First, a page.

LGBT people are living in fear after the Lebanese Interior Ministry's hate speech against them, and the European Commission has decided to sue Hungary over its anti-LGBT law.

LGBT Community In Lebanon Faces Setback

Nour never truly felt secure in Lebanon as a gay person. However, in recent years, the 25-year-old pharmacist had started to let his guard down, meeting up with pals in LGBT-friendly areas of Beirut and even appearing in drag performances.

He now chooses to remain at home out of more concern for his safety as a result of a flood of anti-LGBT hate speech that followed the Lebanese Interior Ministry's decision to ban any gatherings meant to promote "sexual perversion" last month.

According to Channel News Asia, the setback is a component of a larger crackdown on disadvantaged people's rights and freedoms, which activists claim is intended to divert attention away from Lebanon's escalating economic and financial crises, which have pushed more than three-quarters of the country's population into poverty.

While tens of thousands have fled the nation in pursuit of chances overseas, millions of people in the formerly middle-income country still suffer from skyrocketing prices, widespread power outages, and medical shortages.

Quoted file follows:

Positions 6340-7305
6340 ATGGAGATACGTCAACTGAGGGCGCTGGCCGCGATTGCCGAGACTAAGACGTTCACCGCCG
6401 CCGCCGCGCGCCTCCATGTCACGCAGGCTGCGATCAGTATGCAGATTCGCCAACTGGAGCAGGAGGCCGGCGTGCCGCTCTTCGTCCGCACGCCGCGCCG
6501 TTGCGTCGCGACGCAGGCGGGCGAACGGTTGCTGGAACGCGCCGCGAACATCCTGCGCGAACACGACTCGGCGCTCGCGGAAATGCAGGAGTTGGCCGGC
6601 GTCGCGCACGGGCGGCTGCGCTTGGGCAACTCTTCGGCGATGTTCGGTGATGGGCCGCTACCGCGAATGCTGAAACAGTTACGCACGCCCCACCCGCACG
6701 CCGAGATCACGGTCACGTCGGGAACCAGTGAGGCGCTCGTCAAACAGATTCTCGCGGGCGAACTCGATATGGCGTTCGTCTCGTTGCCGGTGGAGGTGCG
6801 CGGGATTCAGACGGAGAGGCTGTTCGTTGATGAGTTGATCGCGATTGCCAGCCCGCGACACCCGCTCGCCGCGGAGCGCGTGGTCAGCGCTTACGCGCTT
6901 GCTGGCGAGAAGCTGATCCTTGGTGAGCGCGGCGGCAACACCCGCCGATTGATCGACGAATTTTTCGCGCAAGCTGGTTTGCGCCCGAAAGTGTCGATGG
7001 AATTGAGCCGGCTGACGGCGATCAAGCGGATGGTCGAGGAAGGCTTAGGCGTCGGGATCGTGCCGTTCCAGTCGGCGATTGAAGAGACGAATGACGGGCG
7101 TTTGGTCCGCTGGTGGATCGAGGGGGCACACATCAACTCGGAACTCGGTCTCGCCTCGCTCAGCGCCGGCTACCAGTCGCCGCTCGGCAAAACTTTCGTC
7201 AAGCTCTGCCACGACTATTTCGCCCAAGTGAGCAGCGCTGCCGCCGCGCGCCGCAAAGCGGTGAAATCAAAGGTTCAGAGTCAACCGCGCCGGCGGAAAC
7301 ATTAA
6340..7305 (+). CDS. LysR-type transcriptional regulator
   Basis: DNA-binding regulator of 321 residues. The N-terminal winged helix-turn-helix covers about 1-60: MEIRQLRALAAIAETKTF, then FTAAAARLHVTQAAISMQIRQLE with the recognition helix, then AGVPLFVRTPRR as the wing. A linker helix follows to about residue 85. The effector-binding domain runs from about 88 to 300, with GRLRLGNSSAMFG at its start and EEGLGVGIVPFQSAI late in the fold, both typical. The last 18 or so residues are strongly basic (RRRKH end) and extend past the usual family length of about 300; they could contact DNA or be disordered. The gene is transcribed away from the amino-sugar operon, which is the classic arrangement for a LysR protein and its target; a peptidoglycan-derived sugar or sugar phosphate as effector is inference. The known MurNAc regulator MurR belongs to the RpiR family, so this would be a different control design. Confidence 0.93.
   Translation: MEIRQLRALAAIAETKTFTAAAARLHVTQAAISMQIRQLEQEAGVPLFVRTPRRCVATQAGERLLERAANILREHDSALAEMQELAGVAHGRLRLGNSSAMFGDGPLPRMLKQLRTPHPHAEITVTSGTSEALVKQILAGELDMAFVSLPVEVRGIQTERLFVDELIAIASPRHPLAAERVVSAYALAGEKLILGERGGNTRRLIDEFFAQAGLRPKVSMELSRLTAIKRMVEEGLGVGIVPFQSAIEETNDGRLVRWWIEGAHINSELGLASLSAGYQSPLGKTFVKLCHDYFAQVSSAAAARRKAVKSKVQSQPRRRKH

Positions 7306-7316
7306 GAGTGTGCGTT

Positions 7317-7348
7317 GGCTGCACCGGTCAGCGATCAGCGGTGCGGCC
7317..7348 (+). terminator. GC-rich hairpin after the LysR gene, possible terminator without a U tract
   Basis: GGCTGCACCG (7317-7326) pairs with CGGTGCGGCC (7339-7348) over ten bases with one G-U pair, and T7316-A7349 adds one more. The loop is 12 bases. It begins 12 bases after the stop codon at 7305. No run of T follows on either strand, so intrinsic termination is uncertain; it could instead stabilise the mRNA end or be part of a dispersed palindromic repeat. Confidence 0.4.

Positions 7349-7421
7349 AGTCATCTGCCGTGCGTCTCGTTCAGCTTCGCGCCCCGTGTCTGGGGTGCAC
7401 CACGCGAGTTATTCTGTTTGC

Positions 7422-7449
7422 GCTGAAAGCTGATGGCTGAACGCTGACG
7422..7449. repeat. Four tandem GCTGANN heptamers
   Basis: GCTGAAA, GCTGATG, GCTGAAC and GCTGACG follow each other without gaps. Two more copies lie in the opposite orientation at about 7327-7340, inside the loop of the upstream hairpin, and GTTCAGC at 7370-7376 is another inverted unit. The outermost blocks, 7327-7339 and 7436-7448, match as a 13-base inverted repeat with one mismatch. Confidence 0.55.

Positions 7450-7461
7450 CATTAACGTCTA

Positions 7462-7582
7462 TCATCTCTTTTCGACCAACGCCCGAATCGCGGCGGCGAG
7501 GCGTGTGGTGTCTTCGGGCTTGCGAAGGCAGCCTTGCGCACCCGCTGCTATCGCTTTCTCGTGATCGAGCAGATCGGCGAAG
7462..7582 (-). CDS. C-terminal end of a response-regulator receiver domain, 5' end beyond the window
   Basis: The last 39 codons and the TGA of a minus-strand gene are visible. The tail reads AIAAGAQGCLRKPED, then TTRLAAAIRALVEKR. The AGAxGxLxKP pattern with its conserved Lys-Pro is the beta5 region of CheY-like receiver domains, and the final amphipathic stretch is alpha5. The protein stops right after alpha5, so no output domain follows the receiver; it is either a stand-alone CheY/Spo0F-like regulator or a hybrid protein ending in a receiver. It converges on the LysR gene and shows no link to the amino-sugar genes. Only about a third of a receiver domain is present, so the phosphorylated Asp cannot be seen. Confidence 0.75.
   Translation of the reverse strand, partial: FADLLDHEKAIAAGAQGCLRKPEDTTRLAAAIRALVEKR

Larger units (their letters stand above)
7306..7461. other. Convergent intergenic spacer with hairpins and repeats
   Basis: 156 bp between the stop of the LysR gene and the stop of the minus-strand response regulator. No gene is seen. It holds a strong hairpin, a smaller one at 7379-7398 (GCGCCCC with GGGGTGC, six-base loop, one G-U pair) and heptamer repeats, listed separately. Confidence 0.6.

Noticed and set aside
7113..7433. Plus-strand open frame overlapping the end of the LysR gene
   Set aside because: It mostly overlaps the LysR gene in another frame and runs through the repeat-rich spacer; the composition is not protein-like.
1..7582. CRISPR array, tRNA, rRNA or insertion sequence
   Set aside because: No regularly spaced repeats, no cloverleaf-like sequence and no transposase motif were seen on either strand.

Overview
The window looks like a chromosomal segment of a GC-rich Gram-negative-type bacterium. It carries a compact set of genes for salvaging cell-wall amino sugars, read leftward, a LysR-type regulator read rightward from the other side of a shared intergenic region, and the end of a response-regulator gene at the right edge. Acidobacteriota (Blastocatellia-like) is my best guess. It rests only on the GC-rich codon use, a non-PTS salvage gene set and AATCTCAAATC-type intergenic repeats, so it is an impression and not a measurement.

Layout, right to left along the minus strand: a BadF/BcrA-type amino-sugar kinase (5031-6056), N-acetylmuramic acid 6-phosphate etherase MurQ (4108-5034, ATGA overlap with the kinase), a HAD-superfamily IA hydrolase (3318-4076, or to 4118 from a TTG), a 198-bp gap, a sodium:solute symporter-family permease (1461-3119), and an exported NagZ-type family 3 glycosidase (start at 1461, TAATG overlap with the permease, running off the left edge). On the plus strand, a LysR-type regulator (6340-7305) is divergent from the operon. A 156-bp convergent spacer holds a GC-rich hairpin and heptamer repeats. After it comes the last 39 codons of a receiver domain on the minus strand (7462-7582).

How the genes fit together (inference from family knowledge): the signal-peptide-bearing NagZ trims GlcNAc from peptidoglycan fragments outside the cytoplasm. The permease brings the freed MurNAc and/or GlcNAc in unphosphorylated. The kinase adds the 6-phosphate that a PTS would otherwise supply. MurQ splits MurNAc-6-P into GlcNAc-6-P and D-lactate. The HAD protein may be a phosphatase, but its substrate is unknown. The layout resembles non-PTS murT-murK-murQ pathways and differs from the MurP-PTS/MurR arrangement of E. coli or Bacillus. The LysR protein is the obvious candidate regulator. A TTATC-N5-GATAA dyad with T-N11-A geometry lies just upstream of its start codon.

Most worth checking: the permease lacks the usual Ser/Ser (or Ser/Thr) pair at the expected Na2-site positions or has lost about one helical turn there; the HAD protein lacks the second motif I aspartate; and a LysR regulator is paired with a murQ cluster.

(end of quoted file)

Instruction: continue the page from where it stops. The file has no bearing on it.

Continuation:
EU Executive To Sue Hungary Over Anti-LGBT Law


 Photo via PxHere.

In the most recent conflict over principles that may jeopardize the unity of the European Union, the European Commission decided to sue Hungary over its anti-LGBT law and its refusal to extend the license of Klubradio, a broadcaster critical of the government.

The two cases are the latest in a long line of tense disputes over human rights and Democratic principles between Viktor Orban, the populist prime minister of Hungary, and the liberal EU core.

"The European Commission today decided to refer Hungary to the Court of Justice of the EU over a Hungarian law which discriminates against people on the basis of their sexual orientation and gender identity," said the EU's executive, according to Reuters.